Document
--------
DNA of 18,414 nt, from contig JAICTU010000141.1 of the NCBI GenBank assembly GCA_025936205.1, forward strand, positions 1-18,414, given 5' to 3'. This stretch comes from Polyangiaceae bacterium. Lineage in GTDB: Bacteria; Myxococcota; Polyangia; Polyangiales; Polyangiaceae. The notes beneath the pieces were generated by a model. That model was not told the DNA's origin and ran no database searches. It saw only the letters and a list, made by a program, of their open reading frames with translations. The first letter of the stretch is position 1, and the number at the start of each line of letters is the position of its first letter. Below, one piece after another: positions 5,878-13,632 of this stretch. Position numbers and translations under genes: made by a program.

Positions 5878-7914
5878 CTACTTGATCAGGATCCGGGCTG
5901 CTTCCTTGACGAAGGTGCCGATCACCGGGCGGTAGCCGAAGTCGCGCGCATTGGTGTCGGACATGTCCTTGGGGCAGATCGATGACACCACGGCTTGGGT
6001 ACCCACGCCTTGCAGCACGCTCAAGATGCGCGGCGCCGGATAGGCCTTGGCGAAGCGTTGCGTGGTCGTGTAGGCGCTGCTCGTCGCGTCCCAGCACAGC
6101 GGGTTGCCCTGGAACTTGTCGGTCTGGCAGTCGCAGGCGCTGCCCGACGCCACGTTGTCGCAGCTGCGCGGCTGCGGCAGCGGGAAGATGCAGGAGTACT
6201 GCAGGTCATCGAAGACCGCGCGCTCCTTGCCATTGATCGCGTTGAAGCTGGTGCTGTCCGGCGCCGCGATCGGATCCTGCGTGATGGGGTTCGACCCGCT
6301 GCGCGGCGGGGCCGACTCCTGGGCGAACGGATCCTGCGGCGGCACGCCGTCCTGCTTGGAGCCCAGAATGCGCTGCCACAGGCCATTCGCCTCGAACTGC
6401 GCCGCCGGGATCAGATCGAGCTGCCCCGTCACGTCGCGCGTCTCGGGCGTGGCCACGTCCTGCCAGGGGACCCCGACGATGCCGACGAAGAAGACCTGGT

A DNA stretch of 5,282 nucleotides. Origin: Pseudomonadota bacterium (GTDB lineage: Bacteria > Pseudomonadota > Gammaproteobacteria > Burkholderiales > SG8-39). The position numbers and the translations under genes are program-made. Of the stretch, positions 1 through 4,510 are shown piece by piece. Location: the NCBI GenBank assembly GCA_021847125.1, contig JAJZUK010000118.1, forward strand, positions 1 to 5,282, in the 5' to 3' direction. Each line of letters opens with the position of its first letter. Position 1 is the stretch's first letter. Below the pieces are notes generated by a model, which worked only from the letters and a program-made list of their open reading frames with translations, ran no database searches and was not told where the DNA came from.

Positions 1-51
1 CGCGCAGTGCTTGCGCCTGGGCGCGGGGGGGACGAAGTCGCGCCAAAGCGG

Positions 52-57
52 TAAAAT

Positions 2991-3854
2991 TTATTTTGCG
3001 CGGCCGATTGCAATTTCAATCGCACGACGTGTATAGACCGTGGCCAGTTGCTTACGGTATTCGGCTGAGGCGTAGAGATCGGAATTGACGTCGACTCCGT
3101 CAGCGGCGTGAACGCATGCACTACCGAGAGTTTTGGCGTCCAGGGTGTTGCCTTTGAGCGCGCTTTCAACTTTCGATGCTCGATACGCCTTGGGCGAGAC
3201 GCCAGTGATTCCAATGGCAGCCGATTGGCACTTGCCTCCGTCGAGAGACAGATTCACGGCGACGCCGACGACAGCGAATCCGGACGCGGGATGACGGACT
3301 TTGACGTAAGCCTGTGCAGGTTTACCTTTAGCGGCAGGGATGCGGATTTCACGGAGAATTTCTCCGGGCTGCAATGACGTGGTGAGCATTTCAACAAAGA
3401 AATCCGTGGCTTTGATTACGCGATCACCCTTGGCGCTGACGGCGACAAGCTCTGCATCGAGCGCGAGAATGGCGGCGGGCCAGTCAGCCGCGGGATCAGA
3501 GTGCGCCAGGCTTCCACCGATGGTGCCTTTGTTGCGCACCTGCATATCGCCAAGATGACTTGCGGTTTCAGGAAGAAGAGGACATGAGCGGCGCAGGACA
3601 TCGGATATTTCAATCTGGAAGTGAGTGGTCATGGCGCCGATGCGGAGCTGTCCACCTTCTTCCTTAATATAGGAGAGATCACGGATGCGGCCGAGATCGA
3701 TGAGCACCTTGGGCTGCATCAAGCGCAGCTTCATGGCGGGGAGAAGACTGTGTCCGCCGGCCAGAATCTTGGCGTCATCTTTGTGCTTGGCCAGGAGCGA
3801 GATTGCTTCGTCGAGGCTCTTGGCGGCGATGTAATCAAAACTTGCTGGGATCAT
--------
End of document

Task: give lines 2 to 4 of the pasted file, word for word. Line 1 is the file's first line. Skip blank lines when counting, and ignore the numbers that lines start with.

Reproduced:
Positions 5878-7914
5878 CTACTTGATCAGGATCCGGGCTG
5901 CTTCCTTGACGAAGGTGCCGATCACCGGGCGGTAGCCGAAGTCGCGCGCATTGGTGTCGGACATGTCCTTGGGGCAGATCGATGACACCACGGCTTGGGT